“It’s dangerous to go alone! Take this!”
Coming into existence in 1986, the Legend of Zelda was an action-adventure game that led to being one of Nintendo’s largest franchises. Although I didn’t get to play this classic game until late 2018 due to the purchase of the NES Classic Mini, it was just as much a thrill to play as many people have told me about.
Winning the Twitter poll and beating Kirby by a small margin, I whipped out my mini NES and immediately remembered how it felt playing it for the first time the moment I saw the intro screen phase in.
I’m sure a lot of you know the general plot of any Zelda game; you play as the glorified elf– I mean, Hylian character Link with the goal to defeat the main enemy Ganon in order to save the princess Zelda and all of Hyrule from impending doom.
I had never played this game in its entirety and I was hellbent on completing it as if I were younger and didn’t have access to YouTube or Reddit forums explaining to me where I should go and what dungeon I should save for last. But eventually my interest started to dwindle so I had to do something! I decided to take to the internet, but instead of looking for walkthroughs I looked for tips on how to play this game on my own. The first thing I came across was Nintendo Life’s video that was conveniently titled How to Play NES Zelda in the 21st Century. Although the overall video was a bit of a sales-pitch to support a freelance creator, the big takeaway I got from the video was to simply draw my own map. And to my surprise, countless other people did the same, even if they had the original map included with the game, much like the posts below explains.
I know what you’re probably thinking, “dude why would you draw a map, just play and review the game!” My goal isn’t only to review these classic games, but to talk about what makes them special, especially in a world where video games are now so advanced and almost cinematic. Taking the time to draw out the map while I was playing added to the experience that was the Legend of Zelda. It made me feel like I was actually on this big adventure exploring dungeons, fighting monsters, and trading with merchants all with the intent to save the day and be the hero of Hyrule.
Exploring the overworld, collecting items, and fighting various enemies was a thrill all around. As exciting as it was I couldn’t help but to be immersed with the music that was playing in the background, too. From the little jingle that played when I found a fragment of the Tri-Force to the daunting sound that played when I died, the tunes were enjoyable for a game that’s older than I am.
Now I do have some small complaints, the game does hold up well in the 21st century in my opinion, but why is it so damn hard to rack up some money in this game? Seems a little too realistic to me. It was as though I had a slim chance to gain some in-game currency called rupees by killing enemies, and it didn’t help that I was a bit of a wuss to go and attack each enemy that was in my way. Along with feeling broke the whole journey, as no adventurer should be, the placement of some enemies were more than a little irritating. Once I loaded into a new section of an area an enemy would spawn in and take a good hit at my life-meter. Maybe that’s just me being a bit of a reckless player, but when it kept happening I knew I couldn’t actually be that bad! Right? And last of all, what was up with the weird commercials advertising the game?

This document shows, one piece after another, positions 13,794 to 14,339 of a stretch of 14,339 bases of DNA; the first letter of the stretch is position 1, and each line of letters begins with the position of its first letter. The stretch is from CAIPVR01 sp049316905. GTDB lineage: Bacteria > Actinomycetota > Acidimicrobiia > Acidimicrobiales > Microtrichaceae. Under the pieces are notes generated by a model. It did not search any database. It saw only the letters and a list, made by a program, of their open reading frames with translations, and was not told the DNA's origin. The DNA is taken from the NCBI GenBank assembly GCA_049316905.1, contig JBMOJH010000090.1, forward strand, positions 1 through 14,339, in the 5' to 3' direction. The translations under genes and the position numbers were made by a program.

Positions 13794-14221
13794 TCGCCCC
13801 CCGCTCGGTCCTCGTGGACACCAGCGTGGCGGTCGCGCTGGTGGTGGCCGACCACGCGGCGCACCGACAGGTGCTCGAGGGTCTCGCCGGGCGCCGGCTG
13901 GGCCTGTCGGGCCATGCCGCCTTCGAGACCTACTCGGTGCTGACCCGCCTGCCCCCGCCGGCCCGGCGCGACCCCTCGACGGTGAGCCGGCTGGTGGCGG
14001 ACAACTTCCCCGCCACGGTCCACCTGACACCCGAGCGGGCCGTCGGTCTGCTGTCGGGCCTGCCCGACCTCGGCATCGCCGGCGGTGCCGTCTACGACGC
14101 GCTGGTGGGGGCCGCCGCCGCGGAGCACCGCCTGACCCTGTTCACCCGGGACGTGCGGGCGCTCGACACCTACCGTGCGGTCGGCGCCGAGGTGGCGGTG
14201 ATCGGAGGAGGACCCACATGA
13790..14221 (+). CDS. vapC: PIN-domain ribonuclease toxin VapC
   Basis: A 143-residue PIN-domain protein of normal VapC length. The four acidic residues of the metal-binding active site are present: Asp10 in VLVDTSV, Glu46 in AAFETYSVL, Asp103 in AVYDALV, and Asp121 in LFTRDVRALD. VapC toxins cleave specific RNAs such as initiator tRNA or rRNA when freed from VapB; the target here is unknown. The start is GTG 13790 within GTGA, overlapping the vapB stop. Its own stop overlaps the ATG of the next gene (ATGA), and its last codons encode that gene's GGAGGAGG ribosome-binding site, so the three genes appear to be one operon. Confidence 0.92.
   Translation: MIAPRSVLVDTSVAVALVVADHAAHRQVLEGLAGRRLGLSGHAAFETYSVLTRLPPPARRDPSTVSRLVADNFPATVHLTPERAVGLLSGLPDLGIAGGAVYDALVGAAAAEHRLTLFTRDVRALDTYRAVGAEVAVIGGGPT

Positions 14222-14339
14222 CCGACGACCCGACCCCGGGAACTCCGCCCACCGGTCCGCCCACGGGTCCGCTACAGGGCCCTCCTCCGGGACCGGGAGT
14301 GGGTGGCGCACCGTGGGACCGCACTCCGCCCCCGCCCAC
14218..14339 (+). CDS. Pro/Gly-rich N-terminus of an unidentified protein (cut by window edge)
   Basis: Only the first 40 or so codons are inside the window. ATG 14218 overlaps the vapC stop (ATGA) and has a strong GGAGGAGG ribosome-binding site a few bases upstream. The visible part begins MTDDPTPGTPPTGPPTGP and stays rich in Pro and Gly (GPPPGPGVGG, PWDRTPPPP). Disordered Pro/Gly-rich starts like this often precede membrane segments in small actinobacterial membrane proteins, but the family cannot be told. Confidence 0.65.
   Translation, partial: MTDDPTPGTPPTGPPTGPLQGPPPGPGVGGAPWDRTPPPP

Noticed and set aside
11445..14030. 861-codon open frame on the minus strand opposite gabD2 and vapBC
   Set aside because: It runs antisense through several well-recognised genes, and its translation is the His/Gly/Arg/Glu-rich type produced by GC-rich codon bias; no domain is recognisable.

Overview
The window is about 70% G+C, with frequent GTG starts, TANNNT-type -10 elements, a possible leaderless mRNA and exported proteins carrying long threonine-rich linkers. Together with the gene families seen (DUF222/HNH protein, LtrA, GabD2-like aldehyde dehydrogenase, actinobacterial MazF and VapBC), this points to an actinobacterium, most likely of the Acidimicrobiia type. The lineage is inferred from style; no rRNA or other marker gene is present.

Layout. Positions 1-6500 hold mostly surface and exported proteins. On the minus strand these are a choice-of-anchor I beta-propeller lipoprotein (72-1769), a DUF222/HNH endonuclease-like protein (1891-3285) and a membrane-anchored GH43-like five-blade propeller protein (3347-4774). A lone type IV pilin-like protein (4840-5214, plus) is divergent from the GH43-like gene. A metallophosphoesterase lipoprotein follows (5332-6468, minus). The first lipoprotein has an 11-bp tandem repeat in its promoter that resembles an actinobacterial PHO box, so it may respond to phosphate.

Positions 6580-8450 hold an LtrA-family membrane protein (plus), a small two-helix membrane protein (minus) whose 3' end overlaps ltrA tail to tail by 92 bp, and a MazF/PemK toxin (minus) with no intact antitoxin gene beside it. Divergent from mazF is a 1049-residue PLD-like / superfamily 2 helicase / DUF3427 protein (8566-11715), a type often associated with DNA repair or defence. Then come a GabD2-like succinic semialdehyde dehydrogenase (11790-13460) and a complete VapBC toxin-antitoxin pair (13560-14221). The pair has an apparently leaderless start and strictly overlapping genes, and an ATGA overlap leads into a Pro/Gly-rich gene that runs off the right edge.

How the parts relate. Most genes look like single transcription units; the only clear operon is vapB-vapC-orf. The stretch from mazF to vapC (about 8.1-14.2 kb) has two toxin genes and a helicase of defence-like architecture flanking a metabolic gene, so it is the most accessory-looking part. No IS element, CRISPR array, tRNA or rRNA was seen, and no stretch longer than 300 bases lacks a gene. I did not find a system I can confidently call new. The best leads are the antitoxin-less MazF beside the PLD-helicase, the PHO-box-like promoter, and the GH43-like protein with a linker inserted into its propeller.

At first glance the game may not seem like much, at the beginning it seemed like it was just a bunch of pixels and lightly-detailed settings to me, and although the dungeons were similar in style and technique, there was a charm to it. And that charm was immersive, I felt like I really was on this big adventure that nobody seemed to want to do themselves. Most games today tell you what to do and where to go in great-lengths, some even providing a detailed map with routes and enemy tags right on the screen, but the Legend of Zelda was a game packed with mystery and hidden gems that were achievable only by exploration and sheer curiosity. From hidden dungeons to little old men who gave unwarranted advice, playing as Link and trying to save the world of Hyrule was a thrill to play. Can’t say I’m not jealous of the people out there who have the gold cartridge too!
After finishing the game I felt like I had actually finished this lengthy adventure and explored a new world. It was a feeling of joy and content, something I haven’t felt playing a video game in a long time. Once my time of reminiscing was over I decided to see what thoughts other people had about this game, and snooping around Twitter led me to one tweet that pretty much sums up the overall feeling that the Legend of Zelda had been for so many people.
A series that will “transcend generations,” and it’s a series that’s done exactly that. With new stories that came after and new titles in development, the Legend of Zelda was the blueprint for so many RPG adventure games. Its elements and story are truly what makes a Zelda game a genuine Zelda game. Playing it for the first time was exciting and something I wish I could have experienced sooner. But nonetheless, I’m glad to have picked it up when I did, and its even more heartwarming hearing about other people picking the game up either for the first time or to just look-back on something memorable to them. It’s the small things like this that make these classic games so memorable for people, and I’m genuinely glad to have been able to finally be part of that.
As always, be sure to check out my twitter for future updates and polls of what game I should cover next or if you have any recommendations.